Ibrahim, aged 11, and Mustakima, aged 5, attend a learning center in the afternoon. On most days, they arrive at the center on an empty stomach. However, they are fortunate to receive High Energy Biscuits at the learning center to satisfy their hunger. 

Regardless of whether it's raining or during the dry season, the struggle for food remains a major challenge. Living on an island during the monsoon season adds another layer of difficulty for them. 

Over the past two years, while residing in Bhasan Char, they have endured at least four major cyclones that have caused significant damage to the coastal area of Bangladesh. 

"When the cyclone hit earlier this year, we were taken to the cyclone center. I was terrified by the strong winds as I had never experienced anything like it before,"

Ibrahim shared his experience of the cyclone on the island.

"The children were crying out for food. We were provided with dry food such as biscuits and drinking water,"

Rehena shared.

Relocation is a critical issue during natural disasters, which unfortunately occur frequently in the coastal area of Bangladesh. As an island, Bhasan Char is particularly vulnerable.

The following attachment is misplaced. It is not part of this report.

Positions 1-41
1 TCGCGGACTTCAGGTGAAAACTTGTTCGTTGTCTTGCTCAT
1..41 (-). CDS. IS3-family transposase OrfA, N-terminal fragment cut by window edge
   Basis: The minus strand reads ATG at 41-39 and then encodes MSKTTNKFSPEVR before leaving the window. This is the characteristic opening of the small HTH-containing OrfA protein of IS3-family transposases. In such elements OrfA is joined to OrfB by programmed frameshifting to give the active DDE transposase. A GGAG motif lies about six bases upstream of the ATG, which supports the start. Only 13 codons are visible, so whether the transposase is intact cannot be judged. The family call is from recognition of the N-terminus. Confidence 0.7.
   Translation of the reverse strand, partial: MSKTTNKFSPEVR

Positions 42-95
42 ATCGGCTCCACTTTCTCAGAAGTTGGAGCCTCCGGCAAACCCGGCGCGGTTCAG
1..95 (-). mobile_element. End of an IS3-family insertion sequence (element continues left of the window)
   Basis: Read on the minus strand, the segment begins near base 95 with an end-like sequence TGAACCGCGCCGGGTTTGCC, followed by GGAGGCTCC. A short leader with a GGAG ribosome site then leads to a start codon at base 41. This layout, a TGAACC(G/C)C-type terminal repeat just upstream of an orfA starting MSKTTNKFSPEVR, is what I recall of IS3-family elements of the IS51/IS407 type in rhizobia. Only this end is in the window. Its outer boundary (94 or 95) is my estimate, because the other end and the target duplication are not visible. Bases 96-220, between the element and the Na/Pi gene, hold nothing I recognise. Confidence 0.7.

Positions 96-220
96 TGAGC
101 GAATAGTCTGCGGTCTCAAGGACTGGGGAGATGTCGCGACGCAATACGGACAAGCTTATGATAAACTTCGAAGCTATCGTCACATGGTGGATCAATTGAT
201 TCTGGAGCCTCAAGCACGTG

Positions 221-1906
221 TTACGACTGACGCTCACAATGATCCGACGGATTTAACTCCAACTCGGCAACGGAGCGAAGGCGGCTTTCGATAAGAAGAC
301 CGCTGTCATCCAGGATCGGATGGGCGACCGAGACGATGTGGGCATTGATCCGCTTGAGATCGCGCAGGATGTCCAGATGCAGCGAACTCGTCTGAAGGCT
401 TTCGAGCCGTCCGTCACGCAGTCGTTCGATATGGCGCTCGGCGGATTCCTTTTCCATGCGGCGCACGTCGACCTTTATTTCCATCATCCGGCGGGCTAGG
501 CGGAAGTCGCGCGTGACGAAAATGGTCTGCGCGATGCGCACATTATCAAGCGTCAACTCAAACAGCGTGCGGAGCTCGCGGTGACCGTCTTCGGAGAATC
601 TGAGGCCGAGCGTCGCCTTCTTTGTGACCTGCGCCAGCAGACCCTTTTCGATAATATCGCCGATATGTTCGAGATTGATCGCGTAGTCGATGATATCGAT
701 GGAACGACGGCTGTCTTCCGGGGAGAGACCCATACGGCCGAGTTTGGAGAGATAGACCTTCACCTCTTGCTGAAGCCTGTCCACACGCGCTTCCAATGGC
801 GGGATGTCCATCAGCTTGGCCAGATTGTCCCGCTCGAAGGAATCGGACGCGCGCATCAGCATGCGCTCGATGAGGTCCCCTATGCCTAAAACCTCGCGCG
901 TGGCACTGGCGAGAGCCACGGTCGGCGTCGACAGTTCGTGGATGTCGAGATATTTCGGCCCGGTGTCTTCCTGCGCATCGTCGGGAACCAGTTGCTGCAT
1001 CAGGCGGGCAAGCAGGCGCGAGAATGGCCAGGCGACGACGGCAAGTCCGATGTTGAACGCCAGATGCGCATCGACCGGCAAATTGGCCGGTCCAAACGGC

According to UNHCR, there are currently 31,429 Rohingya individuals residing in Bhasan Char, with 57% of them being children. 30% of Rohingya children are diagnosed with malnutrition in different stages. Aid organizations work tirelessly to alleviate their suffering, but the overwhelming demand often outpaced the available support.    

World Vision will establish and operate a Multipurpose Facility Center which will include a mega kitchen aimed at ensuring the preparation, cooking, and distribution of emergency hot meals to feed the influx of Rohingya refugees to Bhasan Char. To enhance the diversity of the food intake and address nutrition concerns, World Vision will also train the Rohingya individuals to cultivate Moringa on the island. 

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Written By: 
World Vision Singapore